“Can you talk to me about tablecloths?” a reporter asked last week.
“Excuse me?” I said.
“I’m writing the history of tablecloths, and I thought you’d be able to address trends in restaurants.”
Sorry; wrong woman. Tablecloths, it turns out, are one of my blindspots. I must have written about them, but no tablecloth ever left a lasting impression on me.
Still, thinking about the once ubiquitous white tablecloth (or the occasional red checked one) left me considering how much restaurant design has changed in recent years. A leisurely leaf through this Manhattan Menus Guide (published in 1980, edited by Marjorie Cohen, Carol Stanis, and Jane Warwick), was a reminder of many old favorites. The menus are fairly predictable (think rosemary chicken, steak bordelaise) ……
….but the pictures of all those empty dining rooms was something of a shock. How different our restaurants once looked!
Here’s The Algonquin; I was twelve by the time I got there, and the Round Table crowd was long gone. What I remember best is that the waiter served amaretti with my parents’ coffee, and then dramatically set the wrapper on fire and tossed it into the air. It flamed furiously, fizzled quickly, and simply vanished into the aether. I was charmed.
The stark simplicity of Tamura, across from The World Trade Center. (I never had the pleasure).
Lutèce. My mother always longed to go there, and it was one of the first places I took her when I finally had the money. I can almost picture the lovely Andre Soltner standing at our table, discussing the menu in his endlessly gracious manner.
Tavern on the Green: Another favorite of mom’s. (She could never resist a circus, and in the hands of Warner Le Roy that’s exactly what it was.)
And finally, the pool room of the Four Seasons in the Seagram Building, one of the most famous dining rooms of all time. The Four Seasons is still open, but if you want to check out that superb space this may be your last chance. The restaurant changes hands in five weeks.
For eleven years Grant Achatz and Nick Kokonos have been pondering that question.
So if all you’re looking for is a delicious dinner, their flagship, Alinea is not the place for you.
In the years since they launched their first restaurant, they’ve opened others.Next, The Aviary and most recently Roister.But their main playground has always been Alinea, and when they closed it for a complete renovation, everyone with an interest in the future of restaurants wondered what it would now be like.
The answer: more theatrical.
You understand this most forcefully if you opt to eat in The Gallery, walking into an elegant dark room lit by ornate candelabras.A communal table? you think.Did I really sign on to eat with strangers?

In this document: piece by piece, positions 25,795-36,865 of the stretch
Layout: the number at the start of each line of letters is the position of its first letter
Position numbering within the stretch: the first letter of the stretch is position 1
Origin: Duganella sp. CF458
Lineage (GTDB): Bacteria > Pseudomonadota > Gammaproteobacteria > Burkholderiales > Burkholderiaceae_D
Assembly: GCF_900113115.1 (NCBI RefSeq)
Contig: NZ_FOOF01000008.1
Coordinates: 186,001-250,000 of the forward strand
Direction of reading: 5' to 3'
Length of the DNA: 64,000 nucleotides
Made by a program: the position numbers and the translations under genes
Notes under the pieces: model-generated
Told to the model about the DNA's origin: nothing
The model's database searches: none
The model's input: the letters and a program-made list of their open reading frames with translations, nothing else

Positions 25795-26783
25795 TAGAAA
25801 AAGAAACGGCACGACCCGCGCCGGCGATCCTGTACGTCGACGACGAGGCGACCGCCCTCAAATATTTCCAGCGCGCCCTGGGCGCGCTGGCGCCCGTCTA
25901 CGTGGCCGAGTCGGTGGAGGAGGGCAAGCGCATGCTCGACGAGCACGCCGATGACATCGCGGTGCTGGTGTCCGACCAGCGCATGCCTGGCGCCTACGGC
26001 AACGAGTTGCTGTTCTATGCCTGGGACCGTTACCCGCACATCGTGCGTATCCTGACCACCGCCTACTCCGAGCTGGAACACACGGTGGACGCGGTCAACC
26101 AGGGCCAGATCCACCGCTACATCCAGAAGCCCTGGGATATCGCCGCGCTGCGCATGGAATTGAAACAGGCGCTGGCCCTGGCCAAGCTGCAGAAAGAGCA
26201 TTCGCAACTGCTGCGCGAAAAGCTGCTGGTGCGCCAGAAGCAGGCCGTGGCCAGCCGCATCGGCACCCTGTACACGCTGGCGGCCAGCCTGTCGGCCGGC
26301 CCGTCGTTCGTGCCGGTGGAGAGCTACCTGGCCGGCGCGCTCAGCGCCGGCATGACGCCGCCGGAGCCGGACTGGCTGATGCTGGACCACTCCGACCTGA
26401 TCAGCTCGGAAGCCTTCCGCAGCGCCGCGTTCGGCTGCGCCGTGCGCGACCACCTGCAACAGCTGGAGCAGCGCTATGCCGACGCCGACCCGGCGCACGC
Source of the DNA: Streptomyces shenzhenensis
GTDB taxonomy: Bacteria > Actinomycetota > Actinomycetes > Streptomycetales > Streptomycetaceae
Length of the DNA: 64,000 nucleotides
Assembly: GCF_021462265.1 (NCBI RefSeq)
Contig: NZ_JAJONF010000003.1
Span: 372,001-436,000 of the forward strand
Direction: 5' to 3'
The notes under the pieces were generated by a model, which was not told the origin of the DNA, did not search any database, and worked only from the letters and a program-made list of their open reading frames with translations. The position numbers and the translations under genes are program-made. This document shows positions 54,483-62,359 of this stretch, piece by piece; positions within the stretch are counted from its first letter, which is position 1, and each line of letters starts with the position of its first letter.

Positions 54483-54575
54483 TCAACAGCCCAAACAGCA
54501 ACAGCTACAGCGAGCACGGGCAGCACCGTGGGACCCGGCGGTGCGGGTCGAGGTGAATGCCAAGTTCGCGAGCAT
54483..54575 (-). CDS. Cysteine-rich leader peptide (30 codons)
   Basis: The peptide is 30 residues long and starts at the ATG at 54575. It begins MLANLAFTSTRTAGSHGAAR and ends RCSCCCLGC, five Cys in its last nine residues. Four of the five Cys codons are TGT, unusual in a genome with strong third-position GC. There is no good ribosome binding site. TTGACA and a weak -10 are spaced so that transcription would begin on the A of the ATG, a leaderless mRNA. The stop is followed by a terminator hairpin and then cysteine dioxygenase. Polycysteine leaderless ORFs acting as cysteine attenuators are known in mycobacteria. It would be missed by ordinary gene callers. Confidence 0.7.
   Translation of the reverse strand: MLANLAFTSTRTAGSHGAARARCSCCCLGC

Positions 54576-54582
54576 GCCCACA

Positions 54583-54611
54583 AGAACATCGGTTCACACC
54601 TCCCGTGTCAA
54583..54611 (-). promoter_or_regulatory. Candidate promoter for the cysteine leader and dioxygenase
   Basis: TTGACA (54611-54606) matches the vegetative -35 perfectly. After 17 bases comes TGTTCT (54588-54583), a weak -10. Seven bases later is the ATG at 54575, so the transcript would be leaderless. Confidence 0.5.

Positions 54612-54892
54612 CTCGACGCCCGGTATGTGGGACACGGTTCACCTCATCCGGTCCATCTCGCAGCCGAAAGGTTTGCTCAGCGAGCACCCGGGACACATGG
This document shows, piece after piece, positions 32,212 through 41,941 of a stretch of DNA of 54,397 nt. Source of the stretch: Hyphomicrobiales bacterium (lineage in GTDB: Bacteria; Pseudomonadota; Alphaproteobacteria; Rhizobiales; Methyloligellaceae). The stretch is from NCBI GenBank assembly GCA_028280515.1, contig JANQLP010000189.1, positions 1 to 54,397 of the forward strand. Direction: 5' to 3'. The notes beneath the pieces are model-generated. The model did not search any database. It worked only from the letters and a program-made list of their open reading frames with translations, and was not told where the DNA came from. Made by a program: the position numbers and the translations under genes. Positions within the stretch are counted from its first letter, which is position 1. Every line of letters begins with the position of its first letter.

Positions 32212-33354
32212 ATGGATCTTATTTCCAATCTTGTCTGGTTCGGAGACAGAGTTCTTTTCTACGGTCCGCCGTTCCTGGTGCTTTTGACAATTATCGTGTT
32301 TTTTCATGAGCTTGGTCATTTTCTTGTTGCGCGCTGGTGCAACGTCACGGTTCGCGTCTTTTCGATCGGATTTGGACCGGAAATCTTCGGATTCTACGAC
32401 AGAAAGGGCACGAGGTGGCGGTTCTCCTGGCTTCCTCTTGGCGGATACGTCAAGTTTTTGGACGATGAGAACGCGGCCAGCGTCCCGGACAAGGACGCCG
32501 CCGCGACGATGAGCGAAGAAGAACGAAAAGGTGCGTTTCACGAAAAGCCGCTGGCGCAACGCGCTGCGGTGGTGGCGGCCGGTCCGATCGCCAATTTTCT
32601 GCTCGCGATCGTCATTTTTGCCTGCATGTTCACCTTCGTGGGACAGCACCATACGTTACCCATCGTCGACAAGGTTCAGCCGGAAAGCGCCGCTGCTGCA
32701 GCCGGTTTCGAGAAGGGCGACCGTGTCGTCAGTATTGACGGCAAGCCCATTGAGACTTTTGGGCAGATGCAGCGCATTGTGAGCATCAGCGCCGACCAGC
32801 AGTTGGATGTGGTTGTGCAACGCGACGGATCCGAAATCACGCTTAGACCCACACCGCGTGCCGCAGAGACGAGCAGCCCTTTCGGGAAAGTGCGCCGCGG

But you gamely sit down – after all, you’ve bought into the experience – and watch waiters set beautiful little ice sculptures filled with fancy tidbits – caviar, truffles, crab, egg custard – while the maitre d’ circles the table pouring glasses of 2002 Bollinger RD.It’s pure luxury.
Next you are invited into the kitchen for cocktails, where you eat a deconstructed pickle and watch an arcane drink get whipped up on this antique contraption (“There are only thirty in the world!” Grant says happily).
And you file back into the dining room. Or a different dining room? In your absence, the set has been struck and the stage completely rebuilt; the long table and its candelabra have vanished, and small tables now float through the room. Your party has become a private one. This is disorienting in the best possible way; an announcement that this evening may be delicious, but it is going to be about a lot more than food. Fasten your seat belts.
It’s quite a ride.One of the cast – it’s hard to call this revolving troupe of servers anything so prosaic as waiters – appears with a beautiful little bowl filled with what looks like crinkled sheets of paper.
As he covers it with hot broth the aroma of just-picked corn fills the air and the paper begins to melt like the Wicked Witch of the West. Now they are supple sheets.Noodles? You wonder. Not quite. These are made of scallops, and they’re pure magic in the mouth.Even better are the little rolls of crisp nori that go crackling into the mouth to reveal a filling of creamy scallop mousse.
Up next: “Yellow.” Curry. Mustard in many guises – oil, seed, etc. Egg yolks. All wrapped around a bite of sweet potato and folded into flower petals.
“Eat this fast!” says the master of ceremonies, ladling a hot Parmesan dumpling into the bowl, where a little bubble of yellow tomato soup sits waiting.It’s all hot and cold, smooth and crisp, a little circus of the mouth and about the most playful dish you can imagine.
Behind you, a bowl bubbles merrily sending the scent of citrus wafting through the room as you watch a little mountain of yuzu foam breath above white asparagus cream laced with lychee and shards of lily bulbs.There’s more here:a lemon-scented bite of apple.